asked the Minister of Pensions whether his attention has been drawn to the serious difficulties of ex-service men deafened by the War; whether he is aware that this disability imposes a handicap upon a man seeking employment fully as great as that suffered by a man who has lost his sight; and whether he can see his way to make a special effort on behalf of these men, similar to that already made on behalf of blinded soldiers, both with regard to training for, and the obtaining of, employment?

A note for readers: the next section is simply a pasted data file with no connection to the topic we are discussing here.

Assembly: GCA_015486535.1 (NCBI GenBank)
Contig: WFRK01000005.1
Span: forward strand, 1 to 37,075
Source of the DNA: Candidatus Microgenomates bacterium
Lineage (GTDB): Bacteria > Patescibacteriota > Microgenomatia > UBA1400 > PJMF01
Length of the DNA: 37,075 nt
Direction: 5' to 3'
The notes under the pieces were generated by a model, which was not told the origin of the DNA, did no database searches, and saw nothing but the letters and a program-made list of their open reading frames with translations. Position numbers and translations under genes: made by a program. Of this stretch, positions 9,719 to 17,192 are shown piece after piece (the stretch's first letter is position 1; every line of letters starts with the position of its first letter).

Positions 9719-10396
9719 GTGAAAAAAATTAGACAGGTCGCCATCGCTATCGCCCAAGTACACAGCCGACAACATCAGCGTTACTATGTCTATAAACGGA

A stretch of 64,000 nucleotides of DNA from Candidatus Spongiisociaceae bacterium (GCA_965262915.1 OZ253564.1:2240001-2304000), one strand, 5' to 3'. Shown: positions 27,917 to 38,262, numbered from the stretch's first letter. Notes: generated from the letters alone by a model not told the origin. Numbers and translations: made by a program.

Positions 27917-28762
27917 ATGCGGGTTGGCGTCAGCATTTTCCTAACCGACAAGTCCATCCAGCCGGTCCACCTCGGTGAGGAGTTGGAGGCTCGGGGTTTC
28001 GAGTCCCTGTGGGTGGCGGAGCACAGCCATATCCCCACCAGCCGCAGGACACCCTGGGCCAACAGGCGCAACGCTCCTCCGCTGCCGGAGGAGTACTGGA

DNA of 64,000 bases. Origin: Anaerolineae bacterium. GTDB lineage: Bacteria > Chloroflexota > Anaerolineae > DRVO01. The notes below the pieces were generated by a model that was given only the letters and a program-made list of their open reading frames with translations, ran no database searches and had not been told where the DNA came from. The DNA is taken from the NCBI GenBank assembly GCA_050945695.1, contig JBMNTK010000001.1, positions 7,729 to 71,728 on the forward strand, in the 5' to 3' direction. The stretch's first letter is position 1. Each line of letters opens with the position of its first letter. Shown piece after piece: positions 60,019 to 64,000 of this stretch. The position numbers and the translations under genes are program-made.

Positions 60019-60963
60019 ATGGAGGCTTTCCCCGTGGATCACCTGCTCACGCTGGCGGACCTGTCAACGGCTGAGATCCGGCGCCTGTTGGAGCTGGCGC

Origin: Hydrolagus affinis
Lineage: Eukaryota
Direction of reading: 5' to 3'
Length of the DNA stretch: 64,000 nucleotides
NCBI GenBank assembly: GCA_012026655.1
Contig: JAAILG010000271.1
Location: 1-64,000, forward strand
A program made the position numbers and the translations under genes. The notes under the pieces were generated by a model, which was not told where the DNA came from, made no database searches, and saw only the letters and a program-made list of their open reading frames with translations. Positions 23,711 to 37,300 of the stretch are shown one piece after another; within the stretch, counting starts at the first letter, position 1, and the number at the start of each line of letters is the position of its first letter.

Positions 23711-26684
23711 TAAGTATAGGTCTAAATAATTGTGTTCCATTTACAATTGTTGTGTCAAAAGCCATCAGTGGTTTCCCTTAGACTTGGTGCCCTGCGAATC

I am not prepared to admit that the rate of 70 per cent. given under the Royal Warrant for total deafness compares unfavourably with the 100 per cent. rate given far total blindness. The general question of training and employment for ex-service men is one for my right hon. Friend, the Minister of Labour, but I understand that men who were prevented by deafness due to war service from resuming their pre-War occupation, and who applied to that Department, have been trained in some other suitable form of occupation.
Can the right hon. Gentleman see his way in the case of unlettered men who find it difficult to learn that the number of lessons should be extended from 24?